Figure thumbnail gr2
      Figure 2Hnrnpu+/− mice are more active in the daytime compared with wild-type mice. A–C: Hnrnpu+/− mice explore more and move faster in the daytime compared with wild-type mice. D–F: Hnrnpu+/− mice explore less and move slower at night compared with wild-type mice. n = 6 Hnrnpu+/− mice; n = 11 Hnrnpu+/− mice. Data are expressed as means ± SD. P < 0.05, unpaired two-tailed t-test.

       Aberrant Metabolic Rhythms in Hnrnpu+/− Mice

      Because the Hnrnpu+/− mice displayed rest-activity abnormalities, it was assessed whether hnRNP U functioned specifically in animal behavior patterns or also physiologies or even the SCN pacemaker. To address this issue, we monitored mice using the Comprehensive Lab Animal Monitoring System. In LD conditions, Hnrnpu+/+ mice displayed overt circadian rhythms in oxygen consumption and carbon dioxide production. Consistent with the wheel-running test, Hnrnpu+/− mice displayed reduced oxygen and carbon dioxide peak values (Figure 3, A, B, D, and E ). Similarly, the peaks of food intake and the respiratory exchange ratio were largely decreased in Hnrnpu+/− mice at night (Figure 3, C, G, F, and J). The reduced activity, respiration, and ingestion at night resulted in a reduced peak of heat production (Figure 3, H and K). Furthermore, telemetric devices were implanted into the peritoneal cavity, and real-time core body temperature was measured. The body temperature of Hnrnpu+/− mice was increased compared with that of wild-type controls in the daytime but was lower at night (Figure 3, I and L). Altogether these observations suggest that hnRNP U haploinsufficiency specifically affects not only animal activity-rest patterns but also physiologic rhythms.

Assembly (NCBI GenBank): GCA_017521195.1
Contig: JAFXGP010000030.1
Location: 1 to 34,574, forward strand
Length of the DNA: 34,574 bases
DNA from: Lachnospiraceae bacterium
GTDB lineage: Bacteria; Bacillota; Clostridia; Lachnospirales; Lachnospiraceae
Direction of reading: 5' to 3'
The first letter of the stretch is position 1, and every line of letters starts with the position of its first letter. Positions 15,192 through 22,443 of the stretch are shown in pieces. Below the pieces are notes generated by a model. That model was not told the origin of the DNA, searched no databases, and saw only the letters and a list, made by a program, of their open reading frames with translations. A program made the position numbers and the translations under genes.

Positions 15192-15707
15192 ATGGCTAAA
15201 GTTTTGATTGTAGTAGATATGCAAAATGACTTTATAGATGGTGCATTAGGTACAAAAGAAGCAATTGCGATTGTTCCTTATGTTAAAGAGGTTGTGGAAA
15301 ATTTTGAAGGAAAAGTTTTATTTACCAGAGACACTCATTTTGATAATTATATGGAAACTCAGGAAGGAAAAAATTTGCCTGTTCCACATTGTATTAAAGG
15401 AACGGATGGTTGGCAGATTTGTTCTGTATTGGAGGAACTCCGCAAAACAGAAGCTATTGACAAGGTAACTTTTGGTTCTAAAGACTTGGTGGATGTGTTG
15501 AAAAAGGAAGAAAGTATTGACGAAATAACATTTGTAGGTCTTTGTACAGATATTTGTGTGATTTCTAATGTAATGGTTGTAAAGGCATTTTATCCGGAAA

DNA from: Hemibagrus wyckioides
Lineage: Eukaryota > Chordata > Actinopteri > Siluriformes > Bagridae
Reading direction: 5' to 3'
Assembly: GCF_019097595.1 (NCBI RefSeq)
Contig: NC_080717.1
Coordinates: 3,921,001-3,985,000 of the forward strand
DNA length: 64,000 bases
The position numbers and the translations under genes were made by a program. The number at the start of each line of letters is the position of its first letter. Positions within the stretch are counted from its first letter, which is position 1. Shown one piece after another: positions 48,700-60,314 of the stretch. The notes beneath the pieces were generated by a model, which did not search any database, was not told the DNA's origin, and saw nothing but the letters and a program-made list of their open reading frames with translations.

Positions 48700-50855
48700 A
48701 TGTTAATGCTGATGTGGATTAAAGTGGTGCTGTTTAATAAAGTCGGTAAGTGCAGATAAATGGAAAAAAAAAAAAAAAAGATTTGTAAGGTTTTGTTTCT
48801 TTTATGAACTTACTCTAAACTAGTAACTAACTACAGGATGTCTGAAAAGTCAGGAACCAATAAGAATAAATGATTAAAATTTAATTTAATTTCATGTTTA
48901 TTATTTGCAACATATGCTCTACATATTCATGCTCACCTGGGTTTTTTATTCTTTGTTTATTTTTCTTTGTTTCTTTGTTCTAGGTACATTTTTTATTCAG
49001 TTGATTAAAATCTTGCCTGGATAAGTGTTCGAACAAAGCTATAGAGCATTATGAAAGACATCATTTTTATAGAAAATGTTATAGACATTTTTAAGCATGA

Figure thumbnail gr3
      Figure 3Metabolic rhythm changes in Hnrnpu+/− mice. A, B, D, and E: Consecutive data were recorded and analyzed. Oxygen consumption and carbon dioxide production decrease significantly at night in Hnrnpu+/− mice. C, F, G, and J: Respiratory exchange ratio (RER) and food intake values decrease in Hnrnpu+/− mice at night. H and K: Thermogenesis decreases in Hnrnpu+/− mice at night. I and L: Core body temperature of Hnrnpu+/− mice is increased compared with wild-type controls in the daytime but reduces at night. Data are expressed as means ± SD. n = 7 Hnrnpu+/+ mice; n = 8 Hnrnpu+/− mice. Dashes over the curves indicate time points with significant differences. P < 0.05, ∗∗P < 0.01, unpaired two-tailed t-test.

       Intact Central Molecular Clock in Hnrnpu+/− Mice

      The aberrant patterns of locomotor activity and metabolic rhythms prompted us to measure the integrity of the molecular oscillator and SCN output pathway. The mRNA profiles of core clock genes were examined in the SCN and liver as described previously.
      • Wang X.
      • Tang J.
      • Xing L.
      • Shi G.
      • Ruan H.
      • Gu X.
      • Liu Z.
      • Wu X.
      • Gao X.
      • Xu Y.
      Interaction of MAGED1 with nuclear receptors affects circadian clock function.